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"Shood Eenglish speleng be funetik?"


As a reading instructor, I offin wunder. Yoor tern too wa in!

 

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Janis Leslie Evans (janshares) says

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3 years ago
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    i scribble 3 years ago

    Hi Jan,

    Thanks for weighing in. The answer may seem obvious to a good speller (like you or me), but some children have to work so hard to memorize the spelling of every word. It's a hallmark of dyslexia.

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Marsha Musselman (Marsha Musselman1) says

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3 years ago
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    i scribble 3 years ago

    You have an interesting suggestion about teaching young children to spell phonetically first. I have been tempted to try that approach, but probably never would because I would expect to be attacked from all sides for 'going off the grid'.

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Cianeko Abueva (cianeko) says

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3 years ago
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    i scribble 3 years ago

    Interesting perspective. I see you are from the Philippines. Does your native language have a phonetic alphabet? Do you study English or various languages?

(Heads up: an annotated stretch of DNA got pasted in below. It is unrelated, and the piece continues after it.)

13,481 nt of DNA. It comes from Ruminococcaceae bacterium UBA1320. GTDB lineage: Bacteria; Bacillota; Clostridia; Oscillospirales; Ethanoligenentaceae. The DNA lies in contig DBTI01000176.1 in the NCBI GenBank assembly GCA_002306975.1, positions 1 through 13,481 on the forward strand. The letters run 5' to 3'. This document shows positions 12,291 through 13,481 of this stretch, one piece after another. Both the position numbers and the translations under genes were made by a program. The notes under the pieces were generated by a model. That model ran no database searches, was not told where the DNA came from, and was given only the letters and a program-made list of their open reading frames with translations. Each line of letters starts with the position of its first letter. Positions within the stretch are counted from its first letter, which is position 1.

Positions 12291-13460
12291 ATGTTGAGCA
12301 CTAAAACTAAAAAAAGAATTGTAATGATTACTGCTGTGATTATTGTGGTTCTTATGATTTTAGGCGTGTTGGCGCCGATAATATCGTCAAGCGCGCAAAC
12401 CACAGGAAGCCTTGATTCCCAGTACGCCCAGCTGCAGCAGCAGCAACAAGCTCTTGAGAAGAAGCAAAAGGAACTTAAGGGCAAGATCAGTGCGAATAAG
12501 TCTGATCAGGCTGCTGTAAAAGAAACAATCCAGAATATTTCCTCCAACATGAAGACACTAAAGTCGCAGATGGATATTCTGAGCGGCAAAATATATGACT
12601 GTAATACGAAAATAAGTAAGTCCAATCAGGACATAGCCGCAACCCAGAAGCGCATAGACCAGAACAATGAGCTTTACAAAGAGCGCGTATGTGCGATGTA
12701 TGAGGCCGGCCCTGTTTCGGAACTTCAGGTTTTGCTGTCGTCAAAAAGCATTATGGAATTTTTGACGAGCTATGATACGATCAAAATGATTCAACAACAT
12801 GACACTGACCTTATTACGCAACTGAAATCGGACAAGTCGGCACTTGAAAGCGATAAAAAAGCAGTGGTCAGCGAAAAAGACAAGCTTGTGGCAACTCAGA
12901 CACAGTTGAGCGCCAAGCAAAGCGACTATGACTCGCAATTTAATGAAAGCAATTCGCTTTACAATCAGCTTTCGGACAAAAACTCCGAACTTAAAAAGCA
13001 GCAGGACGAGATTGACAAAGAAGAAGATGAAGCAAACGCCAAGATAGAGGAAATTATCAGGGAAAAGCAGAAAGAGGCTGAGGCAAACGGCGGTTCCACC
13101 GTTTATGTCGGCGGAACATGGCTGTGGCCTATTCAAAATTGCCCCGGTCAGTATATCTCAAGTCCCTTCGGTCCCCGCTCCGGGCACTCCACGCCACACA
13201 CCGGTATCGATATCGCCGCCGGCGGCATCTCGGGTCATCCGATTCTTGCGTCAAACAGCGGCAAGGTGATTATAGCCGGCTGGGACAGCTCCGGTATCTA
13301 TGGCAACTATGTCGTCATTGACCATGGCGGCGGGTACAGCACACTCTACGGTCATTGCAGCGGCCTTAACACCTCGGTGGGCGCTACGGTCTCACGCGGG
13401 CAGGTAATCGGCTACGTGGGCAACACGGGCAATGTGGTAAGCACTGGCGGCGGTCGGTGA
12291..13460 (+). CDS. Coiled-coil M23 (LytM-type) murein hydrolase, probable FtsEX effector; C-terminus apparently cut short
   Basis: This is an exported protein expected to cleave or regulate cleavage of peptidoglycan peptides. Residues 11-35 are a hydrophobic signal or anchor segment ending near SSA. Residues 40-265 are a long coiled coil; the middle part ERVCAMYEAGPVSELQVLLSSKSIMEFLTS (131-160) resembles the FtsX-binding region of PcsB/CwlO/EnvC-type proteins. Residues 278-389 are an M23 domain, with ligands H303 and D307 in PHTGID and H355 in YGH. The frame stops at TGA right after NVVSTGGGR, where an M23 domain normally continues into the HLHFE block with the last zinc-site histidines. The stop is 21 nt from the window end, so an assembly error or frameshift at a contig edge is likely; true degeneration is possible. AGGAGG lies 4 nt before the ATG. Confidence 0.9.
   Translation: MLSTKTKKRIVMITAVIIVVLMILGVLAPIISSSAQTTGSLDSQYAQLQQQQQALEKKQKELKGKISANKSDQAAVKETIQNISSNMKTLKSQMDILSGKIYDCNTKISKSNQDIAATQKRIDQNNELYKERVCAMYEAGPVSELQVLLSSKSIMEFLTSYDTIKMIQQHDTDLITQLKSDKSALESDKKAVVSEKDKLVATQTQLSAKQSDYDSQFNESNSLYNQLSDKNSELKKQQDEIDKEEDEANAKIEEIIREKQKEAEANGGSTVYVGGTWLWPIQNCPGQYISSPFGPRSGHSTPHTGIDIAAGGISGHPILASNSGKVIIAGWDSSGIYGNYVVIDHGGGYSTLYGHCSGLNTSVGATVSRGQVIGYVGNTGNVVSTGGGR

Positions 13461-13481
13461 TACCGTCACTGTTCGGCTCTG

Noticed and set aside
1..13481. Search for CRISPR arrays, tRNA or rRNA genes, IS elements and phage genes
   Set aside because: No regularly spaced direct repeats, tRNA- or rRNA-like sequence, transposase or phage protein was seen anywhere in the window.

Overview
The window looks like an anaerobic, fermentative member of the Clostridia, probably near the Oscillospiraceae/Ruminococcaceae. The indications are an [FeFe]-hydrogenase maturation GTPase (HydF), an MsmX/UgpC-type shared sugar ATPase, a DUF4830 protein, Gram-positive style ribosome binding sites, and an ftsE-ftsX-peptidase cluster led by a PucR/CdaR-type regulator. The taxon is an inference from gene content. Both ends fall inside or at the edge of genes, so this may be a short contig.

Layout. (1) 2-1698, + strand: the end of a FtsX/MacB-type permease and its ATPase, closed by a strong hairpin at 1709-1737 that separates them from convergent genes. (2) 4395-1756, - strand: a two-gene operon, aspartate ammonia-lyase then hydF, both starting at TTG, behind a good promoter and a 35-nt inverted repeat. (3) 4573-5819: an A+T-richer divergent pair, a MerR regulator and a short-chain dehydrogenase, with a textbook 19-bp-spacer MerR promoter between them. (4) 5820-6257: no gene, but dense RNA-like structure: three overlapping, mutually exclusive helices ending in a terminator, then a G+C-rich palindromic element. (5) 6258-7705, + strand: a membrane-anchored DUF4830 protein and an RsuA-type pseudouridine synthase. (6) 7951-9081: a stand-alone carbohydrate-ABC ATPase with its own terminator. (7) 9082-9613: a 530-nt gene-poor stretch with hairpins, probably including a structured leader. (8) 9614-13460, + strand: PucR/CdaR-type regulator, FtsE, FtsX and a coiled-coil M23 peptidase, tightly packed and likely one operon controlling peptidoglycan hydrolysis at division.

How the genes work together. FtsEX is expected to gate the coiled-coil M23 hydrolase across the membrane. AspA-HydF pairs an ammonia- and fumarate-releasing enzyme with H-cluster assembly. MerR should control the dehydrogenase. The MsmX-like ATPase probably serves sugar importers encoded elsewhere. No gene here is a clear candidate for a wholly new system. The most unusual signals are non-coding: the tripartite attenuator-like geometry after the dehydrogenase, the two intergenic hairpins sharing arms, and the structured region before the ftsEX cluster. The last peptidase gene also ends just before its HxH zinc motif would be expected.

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Christin Sander (ChristinS) says

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3 years ago
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    i scribble 3 years ago

    Hilarious, and so true! Thanks for wa-eeng in!

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The Examiner-1 says

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3 years ago
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Merlin Fraser says

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3 years ago
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    i scribble 3 years ago

    I think you're saying we need standardized spelling, and I agree. I just wish it could be more phonetic, one letter for each sound, etc. I'm sure you've noticed some spellings are different in Britain and U.S., like standardise(ze) and colour/color.

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Borsia says

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3 years ago
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    i scribble 3 years ago

    Great point about the history of written language and the need for commonality in spoken and written word. I've heard that some other languages are more phonetic than English, such as Spanish and French. Don't know what makes a language 'best'.

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Jordan Hake says

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3 years ago
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    i scribble 3 years ago

    So true! They say people don't like change, and old traditions and bureaucracies are even more change resistant.

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sheilamyers says

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3 years ago
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    i scribble 3 years ago

    You make a good point about different dialects and pronunciations in different areas. Standard spelling is another big issue. Getting bureaucrats to agree on any changes is a steep uphill battle, e.g., changing from standard to metric measurement.